• New Modern Ruins: A Brief History of Public Libraries – Theatrum Mundi.  A summary of the history of libraries including the interesting [to me, anyway – Ed.] that the first public librarian in Manchester was sacked due to his radical politics.

Local news

  • Lincolnshire – ‘Volunteer libraries not the way forward’ – Market Rasen Mail. ” “Who will actually run it? Who will be responsible? Who will do the HR?” Town and district councillor Ken Bridger added: “It costs a lot of money to run a library, you have to pay royalties on every book lent, it adds up.” [One does not need to pay royalties – Ed.]
  • Moray – Fury as cost-cuts vote shuts seven libraries – Press and Journal. “The same week Birmingham open a brand new library costing £188m, Lincolnshire decides to close as many libraries as possible” … “Not one political manifesto told you the truth that a vote for them would mean you lost a library service”
  • Moray – Libraries: Councillors write to watchdog – Scotsman. ““The idea of closing seven libraries out of fifteen and leaving an adequate service is frankly ludicrous. Renowned science fiction author Isaac Asimov once said: ‘When I read about the way in which library funds are being cut and cut, I can only think that….society has found one more way to destroy itself.’ The Independents and Tories in Moray Council would have done well to remember that sentiment.””
  • Moray – SNP question legality of library decision – Northern Scot. “THE opposition SNP group on Moray Council has lodged complaints over the authority’s decision to close seven libraries. It has written to the Scotland Commissioner, Kaliani Lyle, of the Equalities and Human Rights Commission and to Scottish Government Minister for Culture, Fiona Hyslop MSP.”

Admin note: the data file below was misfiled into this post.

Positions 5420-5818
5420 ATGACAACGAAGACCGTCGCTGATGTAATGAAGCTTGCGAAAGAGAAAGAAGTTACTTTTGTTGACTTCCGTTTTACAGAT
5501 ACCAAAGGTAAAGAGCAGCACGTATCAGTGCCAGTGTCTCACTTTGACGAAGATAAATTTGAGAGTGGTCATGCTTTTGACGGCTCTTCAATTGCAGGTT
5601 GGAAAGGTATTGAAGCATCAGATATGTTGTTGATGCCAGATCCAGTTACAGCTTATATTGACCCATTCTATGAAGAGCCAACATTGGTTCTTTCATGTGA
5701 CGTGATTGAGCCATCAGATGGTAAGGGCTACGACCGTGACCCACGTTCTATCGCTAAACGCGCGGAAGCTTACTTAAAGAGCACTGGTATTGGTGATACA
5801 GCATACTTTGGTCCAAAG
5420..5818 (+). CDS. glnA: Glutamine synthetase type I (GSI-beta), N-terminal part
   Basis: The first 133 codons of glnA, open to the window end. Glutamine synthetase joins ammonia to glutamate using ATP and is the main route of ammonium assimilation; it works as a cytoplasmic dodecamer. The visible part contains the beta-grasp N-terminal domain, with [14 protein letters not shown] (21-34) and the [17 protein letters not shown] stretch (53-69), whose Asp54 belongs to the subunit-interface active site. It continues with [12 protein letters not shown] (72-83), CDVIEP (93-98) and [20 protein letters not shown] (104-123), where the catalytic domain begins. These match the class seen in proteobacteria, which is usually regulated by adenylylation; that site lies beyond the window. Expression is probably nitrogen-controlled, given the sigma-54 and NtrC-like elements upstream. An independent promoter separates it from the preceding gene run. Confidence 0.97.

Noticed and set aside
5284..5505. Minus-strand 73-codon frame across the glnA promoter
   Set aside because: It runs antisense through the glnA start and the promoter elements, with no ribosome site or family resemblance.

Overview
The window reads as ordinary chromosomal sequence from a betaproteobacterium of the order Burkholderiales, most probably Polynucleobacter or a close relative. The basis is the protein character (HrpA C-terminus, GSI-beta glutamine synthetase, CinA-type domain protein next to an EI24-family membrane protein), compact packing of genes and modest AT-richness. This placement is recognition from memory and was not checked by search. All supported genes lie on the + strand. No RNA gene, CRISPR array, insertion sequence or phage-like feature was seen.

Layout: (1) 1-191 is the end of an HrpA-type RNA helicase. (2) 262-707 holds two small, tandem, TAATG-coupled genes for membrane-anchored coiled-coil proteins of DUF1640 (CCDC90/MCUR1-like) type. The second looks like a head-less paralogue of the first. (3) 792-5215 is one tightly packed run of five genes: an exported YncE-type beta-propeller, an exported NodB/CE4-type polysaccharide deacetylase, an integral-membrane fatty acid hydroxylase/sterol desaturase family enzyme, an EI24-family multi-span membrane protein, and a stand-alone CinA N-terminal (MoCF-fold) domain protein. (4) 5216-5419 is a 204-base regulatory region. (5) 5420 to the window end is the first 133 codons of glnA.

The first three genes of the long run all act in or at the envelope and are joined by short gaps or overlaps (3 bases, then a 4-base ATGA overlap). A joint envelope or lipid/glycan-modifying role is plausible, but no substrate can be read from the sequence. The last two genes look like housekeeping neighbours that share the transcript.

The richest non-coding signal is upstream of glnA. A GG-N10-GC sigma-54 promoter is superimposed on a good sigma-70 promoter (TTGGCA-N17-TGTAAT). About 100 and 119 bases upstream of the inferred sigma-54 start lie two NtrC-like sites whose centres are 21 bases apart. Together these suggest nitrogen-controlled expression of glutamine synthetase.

“Moray SNP education spokesman Mike Shand has asked whether the decision by the Conservative-Independent administration is legal under the Equality Act 2010 and whether they are in breach of their statutory duty to provide an adequate libraries service.”

“These new premises, which are twice the size of the old building, reflect the changing nature of libraries in our society. They are modern educational, social and creative centres, offering welcoming facilities which are open to people of all ages, backgrounds and abilities. “

  • Wiltshire – Libraries land £100,000 Arts Council funding – Gazette and Herald. “The project will involve a touring exhibition of books from various museum collections, opportunities to take part in a community memory project which will reflect upon the lives of people living in rural parts of the county, an exciting performance in three of Wiltshire’s largest libraries bringing storybook characters to life amongst the shelves, and artists working with older people with limited mobility to use the written word to inspire movement and even dance.” … “Creative Libraries will explore new ways of connecting people in rural areas, particularly older and isolated people who may find it difficult to attend cultural events.”